GLASSTINT window tinting film provides various benefits focused on making the driving experience more secure and comfortable.
Terms You Need To Understand About Car Window Tinting Films
Window tinting film products have the ability to decrease heat, fading, protect your skin, save energy, improve your security, and it can eliminate glare completely. Let us focus on the terms and matters surrounding window tinting. Read about the history of window tinting here.
What is TSER, UVR, VLR, VLT, IRR, Glare Reduction and SHGC?
Automotive window tinting comes with some terms that you need to know. In this article, we will guide you through the different terms used in this industry to make your experience less daunting.
TSER (Total Solar Energy Rejection) is a metric used to measure the energy rejection of UV, infrared and visible light. An elevated TSER means that the film has a capacity to reject the whole range of sunlight including visible light and heat.
One of the ways to assess the capacity of the film is to compare it with other auto window tinting film that has the same visible light transmission or VLT since being darker means more light rejection and lighter means lower light rejection.
UVR or Ultra Violet Rejection is the percentage or degree of UV radiation that is deflected when passing through the film. Most window tinting films have this innate feature, but their ability to deflect can vary. If you care about your skin, search for 99%.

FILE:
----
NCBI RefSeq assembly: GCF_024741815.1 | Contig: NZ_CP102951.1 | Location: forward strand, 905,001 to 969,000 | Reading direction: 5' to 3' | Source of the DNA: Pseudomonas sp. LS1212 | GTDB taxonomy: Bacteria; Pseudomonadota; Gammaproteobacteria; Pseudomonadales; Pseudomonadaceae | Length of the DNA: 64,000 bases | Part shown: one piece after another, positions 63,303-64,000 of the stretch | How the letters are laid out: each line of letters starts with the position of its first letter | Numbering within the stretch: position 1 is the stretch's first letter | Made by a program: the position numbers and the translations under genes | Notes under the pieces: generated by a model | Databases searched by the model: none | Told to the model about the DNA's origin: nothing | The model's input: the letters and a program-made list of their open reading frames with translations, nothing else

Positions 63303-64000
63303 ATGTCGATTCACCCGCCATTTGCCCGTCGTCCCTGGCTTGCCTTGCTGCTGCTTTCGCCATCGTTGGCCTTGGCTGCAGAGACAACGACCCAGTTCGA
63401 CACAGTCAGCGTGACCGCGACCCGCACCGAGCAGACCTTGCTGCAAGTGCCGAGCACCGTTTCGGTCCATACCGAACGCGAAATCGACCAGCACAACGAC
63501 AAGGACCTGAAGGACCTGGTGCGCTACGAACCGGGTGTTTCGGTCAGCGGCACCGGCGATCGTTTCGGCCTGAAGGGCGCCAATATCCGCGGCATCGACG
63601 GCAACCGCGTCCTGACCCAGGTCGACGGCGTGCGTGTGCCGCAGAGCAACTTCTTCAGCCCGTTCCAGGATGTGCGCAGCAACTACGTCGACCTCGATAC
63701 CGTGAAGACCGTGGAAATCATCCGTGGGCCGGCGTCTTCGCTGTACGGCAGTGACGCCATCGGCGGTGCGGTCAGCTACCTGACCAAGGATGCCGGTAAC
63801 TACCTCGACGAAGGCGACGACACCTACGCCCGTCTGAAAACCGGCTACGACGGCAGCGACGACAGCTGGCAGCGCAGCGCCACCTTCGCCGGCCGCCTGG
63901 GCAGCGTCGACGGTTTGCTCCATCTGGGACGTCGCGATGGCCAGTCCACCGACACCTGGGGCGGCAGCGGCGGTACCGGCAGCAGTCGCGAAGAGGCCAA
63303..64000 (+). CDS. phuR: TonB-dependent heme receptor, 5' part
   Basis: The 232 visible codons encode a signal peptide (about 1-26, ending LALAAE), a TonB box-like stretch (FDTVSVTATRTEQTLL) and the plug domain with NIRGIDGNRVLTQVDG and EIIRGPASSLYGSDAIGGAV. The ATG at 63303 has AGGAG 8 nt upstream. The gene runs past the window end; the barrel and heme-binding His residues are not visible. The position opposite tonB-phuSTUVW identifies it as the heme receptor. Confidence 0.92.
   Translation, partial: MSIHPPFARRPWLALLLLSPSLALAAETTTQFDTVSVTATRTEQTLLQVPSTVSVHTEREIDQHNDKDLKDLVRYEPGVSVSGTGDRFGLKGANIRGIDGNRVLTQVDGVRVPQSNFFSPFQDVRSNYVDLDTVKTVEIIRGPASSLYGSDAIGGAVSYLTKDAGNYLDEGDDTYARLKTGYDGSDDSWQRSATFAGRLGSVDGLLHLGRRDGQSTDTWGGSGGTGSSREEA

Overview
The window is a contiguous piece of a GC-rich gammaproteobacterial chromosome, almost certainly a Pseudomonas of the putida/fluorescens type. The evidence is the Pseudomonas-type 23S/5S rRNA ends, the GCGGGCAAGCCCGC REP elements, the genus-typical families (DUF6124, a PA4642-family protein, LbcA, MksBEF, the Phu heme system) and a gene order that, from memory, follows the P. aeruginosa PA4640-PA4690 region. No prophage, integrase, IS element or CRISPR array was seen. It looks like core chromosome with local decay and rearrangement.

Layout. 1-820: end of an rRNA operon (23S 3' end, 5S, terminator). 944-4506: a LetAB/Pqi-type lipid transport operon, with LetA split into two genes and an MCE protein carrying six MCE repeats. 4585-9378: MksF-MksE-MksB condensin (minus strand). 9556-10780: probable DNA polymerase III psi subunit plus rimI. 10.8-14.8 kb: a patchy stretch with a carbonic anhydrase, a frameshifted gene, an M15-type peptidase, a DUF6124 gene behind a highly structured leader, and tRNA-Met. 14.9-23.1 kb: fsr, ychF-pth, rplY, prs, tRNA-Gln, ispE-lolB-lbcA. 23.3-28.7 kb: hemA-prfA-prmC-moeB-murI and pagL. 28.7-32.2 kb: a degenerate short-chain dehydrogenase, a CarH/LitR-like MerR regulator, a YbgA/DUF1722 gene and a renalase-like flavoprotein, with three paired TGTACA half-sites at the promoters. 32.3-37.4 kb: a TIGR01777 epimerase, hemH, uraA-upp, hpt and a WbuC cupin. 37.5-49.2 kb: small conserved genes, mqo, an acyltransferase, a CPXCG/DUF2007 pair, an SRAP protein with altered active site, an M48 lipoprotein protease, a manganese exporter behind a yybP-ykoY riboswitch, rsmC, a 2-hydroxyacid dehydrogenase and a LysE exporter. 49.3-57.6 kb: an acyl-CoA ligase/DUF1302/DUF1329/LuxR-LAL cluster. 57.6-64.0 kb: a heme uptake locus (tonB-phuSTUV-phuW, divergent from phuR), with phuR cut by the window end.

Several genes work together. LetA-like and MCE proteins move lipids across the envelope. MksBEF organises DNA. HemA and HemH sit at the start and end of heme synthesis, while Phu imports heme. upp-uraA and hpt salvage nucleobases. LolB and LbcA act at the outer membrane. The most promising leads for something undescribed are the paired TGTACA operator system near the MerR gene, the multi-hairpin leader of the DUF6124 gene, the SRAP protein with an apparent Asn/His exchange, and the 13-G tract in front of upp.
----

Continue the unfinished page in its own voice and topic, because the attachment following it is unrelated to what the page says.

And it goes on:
eg. All GLASSTINT window films have +99% UV Rejection (stopping all light lower than 380 nm)
Visible Light Reflectance (VLR) is the amount of light that penetrates the window film. A high level of VLR gives a mirror-effect. Generally, metal window tinting film has an elevated level of VLR that has a striking similarity to a glass.
e.g. This can be seen in our reflective window film GLASSTINT Sunset 10 that has a VLR of 16% as opposed to a matte window film GLASSTINT Rode 15 with a VLR of 4.8%.
VLT or Visible Light Transmission is the term that refers to the level of visible light that goes directly through the window film. A high degree of VLT simply means that more light can pass through which will allow you to have improved visibility. This is why every car must have window tinting film, read more here
Most companies use IRR or Infrared Rejection when determining the rate to reject heat. However, IRR is limited to measuring the IR component that can be rejected by the film. For instance, if an auto window tinting film has an IRR capacity of 65%, this means that it can deflect 65% of the infrared (with 35% of the infrared can pass through) and it doesn't explain what other types of light can pass through. So, although universal this isn't the only measurement that should be used.
Glare reduction measures the amount of reduction of VLT through the tinting film roll without a tint film to the one with installed window film.
Although not exact opposites, TSER and SHGC (Solar Heat Gain Coefficient) do have a correlation. If a film with a 0.6 TSER is would be close to 0.4 SHGC. This means 40% of the total heat is not rejected and instead allowed in by the film.